The Special Representative also indicated that on 20 September 1994, "the Majlis enacted a law which prohibits the importation, manufacture, marketing and use of dish antennas for satellite television" (Ibid.). In addition to assigning the Ministry of the Interior and the volunteer Baseej militias the task of dismantling and removing antennas, the law "stipulates fines and confiscation of goods for persons importing, manufacturing and distributing such devices", with the penalty for a repeated offense being three to six years' imprisonment (Ibid.). In a September 1995 raid on three workshops in the suburbs of Tehran, police reportedly seized 226 satellite dishes and arrested 30 people (AFP, 14 September 1995; Reuters, 14 September 1995). The ban is said to have followed a campaign by Islamic hardliners to stop the advance of "'depraved' Western culture into Iran via the ‘diabolic' dishes" (AFP, 14 September 1995), and thus "safeguard the cultural boundaries of the country" (Index on Censorship 1, 1995, 241-2).

Arbitrary Arrest and Detention

Article 32 of the Constitution, states that "no person shall be arrested unless otherwise ordered by law . . . [and, if arrested] . . . the accused shall be notified in writing of the reasons for accusation and within twenty four hours the preliminary case shall be referred to a competent court . . . " The U.S. Department of State notes that "there is reportedly no legal time limit on incommunicado detention, nor any judicial means to determine the legality of detention . . . [and that] . . . the security forces often do not inform family members of a prisoner's welfare and whereabouts" (US State Department, 1995 Report). Amnesty International cites the cases of Abbas Amir Entezam, a former Government official, who claimed to have been imprisoned for 15 months before being told he was charged with espionage; Ali Bloori, arrested in 1982 in his final year of high school and charged with membership in the Kurdistan Democratic Party of Iran, whose family did not learn of his whereabouts until 1994; of Houshang Amjadi Bigvand and his cousin, Jamshid Amiri Bigvand, arrested in 1988 by members of the Revolutionary Guards and confined to over one year in incommunicado detention, with periods of solitary confinement and torture, and with their families not being informed of their whereabouts until mid-1989, and of Morteza Afshari-Rad, arrested in 1989 for membership in the opposition political organization Derafsh-e-Kaviani (Flag of Freedom Organization) and sentenced to ten years' imprisonment by an Islamic Revolutionary Court (AI, 1995 Report, May 1995). The UN Secretary- General's Special Representative on Iran indicated that in December 1994 the Chief of the Prisons Department, Mr. Asadollah Lajervardi, stated that there were 100,481 inmates in Iranian prisons, over half of them being drug traffickers and drug addicts, some belonging to opposition political groups, about 4,000 women and 3,776 persons of Afghan nationality (UN Commission on Human Rights, 16 January 1995).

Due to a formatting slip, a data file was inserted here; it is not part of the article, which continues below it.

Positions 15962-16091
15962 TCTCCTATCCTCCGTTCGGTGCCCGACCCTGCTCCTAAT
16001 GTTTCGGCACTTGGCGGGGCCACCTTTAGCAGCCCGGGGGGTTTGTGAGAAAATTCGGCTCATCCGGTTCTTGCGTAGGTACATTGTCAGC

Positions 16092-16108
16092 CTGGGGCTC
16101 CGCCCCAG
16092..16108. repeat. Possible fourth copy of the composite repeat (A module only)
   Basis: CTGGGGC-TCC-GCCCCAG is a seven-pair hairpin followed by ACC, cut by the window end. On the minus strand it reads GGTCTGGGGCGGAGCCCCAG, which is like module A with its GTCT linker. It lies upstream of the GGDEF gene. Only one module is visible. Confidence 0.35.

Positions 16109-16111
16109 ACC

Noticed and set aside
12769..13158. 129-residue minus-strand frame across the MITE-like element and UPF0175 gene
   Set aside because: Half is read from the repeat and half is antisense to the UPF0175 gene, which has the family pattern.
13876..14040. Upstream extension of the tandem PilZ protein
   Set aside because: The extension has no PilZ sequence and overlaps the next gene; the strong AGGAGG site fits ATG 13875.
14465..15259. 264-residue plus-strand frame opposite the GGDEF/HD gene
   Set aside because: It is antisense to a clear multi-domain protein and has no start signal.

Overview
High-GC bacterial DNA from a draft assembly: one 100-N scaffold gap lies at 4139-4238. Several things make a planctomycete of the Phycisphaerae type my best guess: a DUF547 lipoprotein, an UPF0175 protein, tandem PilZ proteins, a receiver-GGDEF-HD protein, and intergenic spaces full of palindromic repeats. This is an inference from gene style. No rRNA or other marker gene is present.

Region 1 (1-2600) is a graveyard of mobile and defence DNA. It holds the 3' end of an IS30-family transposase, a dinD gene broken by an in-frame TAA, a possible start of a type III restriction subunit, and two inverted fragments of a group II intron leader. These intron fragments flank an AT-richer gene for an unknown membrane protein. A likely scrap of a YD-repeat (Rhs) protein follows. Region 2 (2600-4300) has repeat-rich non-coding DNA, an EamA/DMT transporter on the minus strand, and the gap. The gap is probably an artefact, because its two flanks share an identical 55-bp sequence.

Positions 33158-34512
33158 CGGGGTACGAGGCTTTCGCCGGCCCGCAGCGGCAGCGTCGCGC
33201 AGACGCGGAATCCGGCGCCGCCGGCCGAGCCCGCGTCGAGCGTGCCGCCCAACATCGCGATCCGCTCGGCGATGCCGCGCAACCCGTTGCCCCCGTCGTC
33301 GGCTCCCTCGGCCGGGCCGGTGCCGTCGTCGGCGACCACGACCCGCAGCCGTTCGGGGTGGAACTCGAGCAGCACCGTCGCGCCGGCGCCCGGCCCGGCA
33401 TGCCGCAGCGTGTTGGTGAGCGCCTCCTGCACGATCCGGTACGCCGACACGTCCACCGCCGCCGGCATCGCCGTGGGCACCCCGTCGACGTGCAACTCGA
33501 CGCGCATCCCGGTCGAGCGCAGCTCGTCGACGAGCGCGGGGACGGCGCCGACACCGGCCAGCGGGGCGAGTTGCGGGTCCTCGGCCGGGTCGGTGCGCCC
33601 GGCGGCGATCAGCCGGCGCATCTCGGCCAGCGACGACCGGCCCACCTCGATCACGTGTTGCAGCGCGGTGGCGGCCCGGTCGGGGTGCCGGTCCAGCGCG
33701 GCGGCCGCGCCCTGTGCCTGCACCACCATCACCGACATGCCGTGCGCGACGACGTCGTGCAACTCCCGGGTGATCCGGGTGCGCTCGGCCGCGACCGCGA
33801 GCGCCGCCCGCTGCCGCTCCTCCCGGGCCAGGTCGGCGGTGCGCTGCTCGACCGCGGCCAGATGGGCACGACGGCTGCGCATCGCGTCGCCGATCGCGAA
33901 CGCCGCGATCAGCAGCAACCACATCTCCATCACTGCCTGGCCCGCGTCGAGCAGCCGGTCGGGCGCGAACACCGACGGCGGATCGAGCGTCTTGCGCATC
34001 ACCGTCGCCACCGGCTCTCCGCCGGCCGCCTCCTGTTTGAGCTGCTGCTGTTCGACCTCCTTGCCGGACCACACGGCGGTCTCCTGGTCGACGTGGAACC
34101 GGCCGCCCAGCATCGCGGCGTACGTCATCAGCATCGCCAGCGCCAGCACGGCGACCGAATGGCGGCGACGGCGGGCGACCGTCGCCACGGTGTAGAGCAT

Torture

In 1996, Amnesty International stated that there continue to be reports of torture or ill-treatment of prisoners and detainees and reported that at least three people reportedly died in custody, or shortly after release, possibly as a result of torture or ill-treatment (AI 1996, 180). The Special Representative, in his 1997 report, stated that there remained widespread allegations that the practice of using torture "for the purpose of extracting confessions or gaining information." It should be pointed out that Article 38 of the Constitution prohibits such practices. It added that "cruel inhuman or degrading punishments, including flogging and amputation remained in force" (AI 1996, 180). Women were said to be frequent victims of flogging, especially for violating the dress code (AI 1995, 164). The Special Representative on Iran points out that the body of the Jewish leader, Mr. Feizollah Mekhoubad, who had been executed in February 1994 "bore signs of torture, including a disfigured face, bruises probably caused by blows, broken teeth and contusions on various parts of the body" (UN Commission on Human rights, 16 January 1995).

Death Penalty

According to Amnesty International, since the start of the Islamic Revolution thousands of government opponents have been executed, and the death penalty is widely used for offenses such as espionage, for activities deemed to be "against the Islamic Republic of Iran" which often means membership in an opposition political group, for drug trafficking, adultery and murder (AI 1996, 180). The Special Representative on Iran adds that some external reports have asserted that the number in 1996 wre twice those of 1995. (were either murdered or attacked by people suspected to be connected with the Iranian authorities (Ibid.). Other government opponents in exile are also believed to have been killed by Iranians linked to the Iranian authorities in Romania, Switzerland, France, Germany and Austria (UN Commission on Human Rights 16 January 1995).